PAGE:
Automation is redefining the nature of work right now – and will only become more instrumental to our working lives in the foreseeable future.
Both business process automation (the use of tech by humans to carry out tasks) and robotic process automation (in which a piece of tech operates autonomously) are making waves. So how can we apply them to reverse logistics?
The most obvious answer is through the use of smart devices – the kind we use every day as consumers: our phones, tablets, and watches. We already use them for everything from messaging each other to recording our heart rates, so the opportunity for retailers and consumers to seamlessly share parcel returns information and logistics data doesn't seem like a massive stretch.
Real-time information is important to all parties concerned, but unless there's a way for data to be shared and made visible across numerous channels, the conditions needed for service, efficiency, and profitability to flourish in tandem will easily get lost.
KPMG offers a compelling look at how, in an ideal world, online shopping, real-time data, customer needs, and smart logistics could work together in perfect harmony – using the example of a pair of shoes needed for an office Christmas party.
In this detailed example, the customer’s shifting location is easily handled by different delivery solutions (a van and push bike courier combo), the order itself is quickly scanned, dispatched, returned, and put back into resale thanks to an automated warehouse service; and the service representative handling the customer’s returns query… isn't even human. And doesn't need to be.
Overall, it's clear that better automation-driven processes will improve the customer experience. No doubt about that. But in their continued efforts to drive long-term loyalty, online retailers need to go the extra mile (so to speak) – particularly during the busiest times of the year, when staff will be stretched to full capacity.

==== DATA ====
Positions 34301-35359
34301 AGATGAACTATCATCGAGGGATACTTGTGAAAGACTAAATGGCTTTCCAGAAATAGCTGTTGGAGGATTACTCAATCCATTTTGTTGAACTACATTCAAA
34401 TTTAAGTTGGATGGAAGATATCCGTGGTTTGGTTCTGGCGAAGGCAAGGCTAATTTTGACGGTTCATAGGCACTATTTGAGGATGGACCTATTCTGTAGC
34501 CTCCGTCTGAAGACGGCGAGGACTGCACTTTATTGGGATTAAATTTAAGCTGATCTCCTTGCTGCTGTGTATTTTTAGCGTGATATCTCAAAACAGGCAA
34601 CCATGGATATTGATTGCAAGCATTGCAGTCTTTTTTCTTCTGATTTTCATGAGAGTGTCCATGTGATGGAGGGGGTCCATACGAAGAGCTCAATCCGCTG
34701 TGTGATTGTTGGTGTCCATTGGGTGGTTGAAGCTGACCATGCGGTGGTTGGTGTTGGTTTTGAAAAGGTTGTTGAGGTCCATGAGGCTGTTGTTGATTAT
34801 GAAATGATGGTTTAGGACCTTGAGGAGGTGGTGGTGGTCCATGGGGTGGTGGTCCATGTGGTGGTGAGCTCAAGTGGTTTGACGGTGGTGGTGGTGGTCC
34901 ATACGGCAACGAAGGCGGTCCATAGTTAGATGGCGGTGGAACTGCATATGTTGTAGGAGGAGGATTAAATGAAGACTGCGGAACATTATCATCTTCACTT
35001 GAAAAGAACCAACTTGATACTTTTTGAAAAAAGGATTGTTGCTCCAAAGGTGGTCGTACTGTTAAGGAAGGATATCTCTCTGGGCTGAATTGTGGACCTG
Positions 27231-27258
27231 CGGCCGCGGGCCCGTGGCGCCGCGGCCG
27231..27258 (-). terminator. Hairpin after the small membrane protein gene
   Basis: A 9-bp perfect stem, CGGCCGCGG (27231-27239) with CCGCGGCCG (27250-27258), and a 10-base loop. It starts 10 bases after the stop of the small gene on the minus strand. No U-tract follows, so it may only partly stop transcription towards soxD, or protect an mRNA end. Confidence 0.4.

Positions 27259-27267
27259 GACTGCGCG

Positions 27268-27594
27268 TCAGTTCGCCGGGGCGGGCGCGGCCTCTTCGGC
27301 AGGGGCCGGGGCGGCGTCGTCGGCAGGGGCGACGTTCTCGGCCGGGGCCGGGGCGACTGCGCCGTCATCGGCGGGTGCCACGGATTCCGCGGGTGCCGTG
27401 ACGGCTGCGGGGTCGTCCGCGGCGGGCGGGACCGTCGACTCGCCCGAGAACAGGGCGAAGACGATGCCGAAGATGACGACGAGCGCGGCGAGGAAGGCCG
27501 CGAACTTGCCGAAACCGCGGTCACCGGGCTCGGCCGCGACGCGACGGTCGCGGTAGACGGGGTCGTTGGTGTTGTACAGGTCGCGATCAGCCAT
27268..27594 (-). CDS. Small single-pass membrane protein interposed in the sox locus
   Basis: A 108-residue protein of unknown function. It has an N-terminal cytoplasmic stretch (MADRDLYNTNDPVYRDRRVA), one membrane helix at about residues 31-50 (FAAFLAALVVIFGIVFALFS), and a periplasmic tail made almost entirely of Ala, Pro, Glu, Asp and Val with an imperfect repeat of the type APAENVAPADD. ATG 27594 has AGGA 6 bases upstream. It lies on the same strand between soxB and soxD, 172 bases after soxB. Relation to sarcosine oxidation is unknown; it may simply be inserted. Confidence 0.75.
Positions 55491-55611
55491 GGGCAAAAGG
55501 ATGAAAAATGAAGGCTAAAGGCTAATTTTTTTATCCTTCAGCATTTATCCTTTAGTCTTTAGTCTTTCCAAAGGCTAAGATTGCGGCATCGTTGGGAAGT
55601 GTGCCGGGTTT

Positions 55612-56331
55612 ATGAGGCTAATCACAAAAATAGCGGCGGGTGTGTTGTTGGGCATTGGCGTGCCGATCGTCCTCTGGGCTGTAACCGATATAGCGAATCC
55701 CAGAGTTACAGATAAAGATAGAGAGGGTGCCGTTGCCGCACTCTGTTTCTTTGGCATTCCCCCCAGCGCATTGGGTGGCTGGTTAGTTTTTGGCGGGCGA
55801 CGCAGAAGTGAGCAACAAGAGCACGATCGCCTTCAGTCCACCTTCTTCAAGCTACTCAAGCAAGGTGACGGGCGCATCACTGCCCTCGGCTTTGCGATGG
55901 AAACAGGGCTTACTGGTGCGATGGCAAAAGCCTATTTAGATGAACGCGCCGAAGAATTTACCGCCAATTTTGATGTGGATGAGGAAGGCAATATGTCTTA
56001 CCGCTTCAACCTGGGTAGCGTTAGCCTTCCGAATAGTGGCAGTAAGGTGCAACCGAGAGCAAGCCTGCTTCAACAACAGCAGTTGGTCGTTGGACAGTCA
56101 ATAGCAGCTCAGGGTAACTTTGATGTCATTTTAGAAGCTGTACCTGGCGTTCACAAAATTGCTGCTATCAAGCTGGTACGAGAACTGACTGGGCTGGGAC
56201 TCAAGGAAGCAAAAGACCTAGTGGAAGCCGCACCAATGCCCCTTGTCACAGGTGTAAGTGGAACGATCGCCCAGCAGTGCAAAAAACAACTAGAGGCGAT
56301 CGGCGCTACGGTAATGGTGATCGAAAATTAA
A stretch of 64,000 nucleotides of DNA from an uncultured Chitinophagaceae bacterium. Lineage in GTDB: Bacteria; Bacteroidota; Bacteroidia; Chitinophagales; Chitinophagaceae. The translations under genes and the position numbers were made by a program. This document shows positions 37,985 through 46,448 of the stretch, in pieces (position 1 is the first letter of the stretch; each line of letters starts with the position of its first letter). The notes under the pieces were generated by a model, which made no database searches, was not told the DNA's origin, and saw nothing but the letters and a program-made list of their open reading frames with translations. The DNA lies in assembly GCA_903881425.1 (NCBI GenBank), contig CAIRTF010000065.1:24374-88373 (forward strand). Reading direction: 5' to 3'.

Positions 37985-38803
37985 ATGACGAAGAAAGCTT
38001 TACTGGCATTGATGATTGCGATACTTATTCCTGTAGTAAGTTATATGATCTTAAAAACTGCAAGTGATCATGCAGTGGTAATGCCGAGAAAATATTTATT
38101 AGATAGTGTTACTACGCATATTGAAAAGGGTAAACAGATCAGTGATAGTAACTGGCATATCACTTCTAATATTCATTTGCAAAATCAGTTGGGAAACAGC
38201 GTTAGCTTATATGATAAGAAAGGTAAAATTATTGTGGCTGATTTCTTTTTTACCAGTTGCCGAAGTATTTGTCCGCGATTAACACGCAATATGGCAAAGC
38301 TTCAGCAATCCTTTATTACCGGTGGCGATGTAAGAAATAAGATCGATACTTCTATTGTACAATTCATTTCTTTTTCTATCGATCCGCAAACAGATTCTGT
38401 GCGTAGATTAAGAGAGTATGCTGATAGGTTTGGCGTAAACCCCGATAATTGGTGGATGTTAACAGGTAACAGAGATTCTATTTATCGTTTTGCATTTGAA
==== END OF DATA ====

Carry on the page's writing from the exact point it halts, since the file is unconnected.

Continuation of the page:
This is where the use of automated service agents – or chatbots – becomes very persuasive. In customer service, staff deal with the same questions 80% of the time. Like other menial tasks – such as data entry or call logging – this kind of work can become repetitive and boring, particularly when a good deal of the information is already available on the retailer’s website in the FAQ sections.
Chatbots are already making a difference in this kind of work. Where returns are concerned, customers often have the same queries – meaning the same answers and instructions are offered by service agents time and again. Reverse logistics is a process that can be easily mapped. And during a busy period like January, bots able to draw precise customer order status information are worth their weight in gold.
But bots aren't merely ‘tech for tech’s sake’. They're actually a lot cheaper than using a human agent. The average cost of a customer service phone call can be up to $50 per interaction, while a text interaction averages out at less than $10 per session, according to IBM – savings that could easily offset the cost of reverse logistics.
Given that some 80% of brands want chatbots by 2020, there can be little doubt that we will continue to see more bots come to fruition very soon. Brands leading the way include: Coca Cola, Starbucks, and Pizza Hut – alongside The Wall St Journal, hotel chain Marriott, and Whole Foods.
Quite an eclectic mix. What do they all have in common? They want to offer 24/7 customer support. And those that can respond to and engage with customers any time of day or nightstand a much better chance of success – increasing sales conversion rates by up 35%.
While many bots use Facebook Messenger as their primary interface platform, over the past year there have been significant developments among other messaging services – including Google’s RBM service, WhatsApp, and Apple Business Chat – all offering different functionality designed to attract growing numbers of brands and retailers to their chat ecosystems.
While the battle for chatbot supremacy will rage on for some time, consumers and retailers can only stand to benefit from this kind of innovation. Consumers can expect instant customer service on any device, on any platform; and retailers will be able to offer more in-depth, contextually-relevant information, draw on customer data, and better serve their overall needs. From a reverse logistics perspective, these developments will help to minimize cumbersome returns processes, give customers an instant overview of their parcel’s status, and provide them with an always-on branded communication channel.
Can we ever envisage a time when the cost, hassle, stress, and inconvenience of returns and reverse logistics will be completely mitigated by advances in AI and automation? It seems that there's a real chance of progress. But as long as retailers continue to focus on the overall customer experience and grow their tech footprint in line with their needs, they will continue to foster loyalty.
And while all retailers can learn a thing or two from Santa about loyalty and logistics, unfortunately, the Big Guy doesn't actually handle returns (yet) and has yet to strike a deal with a third party logistics firms – or develop his own chatbot. But as NORAD will attest, he always delivers; even if he doesn't respond to every letter.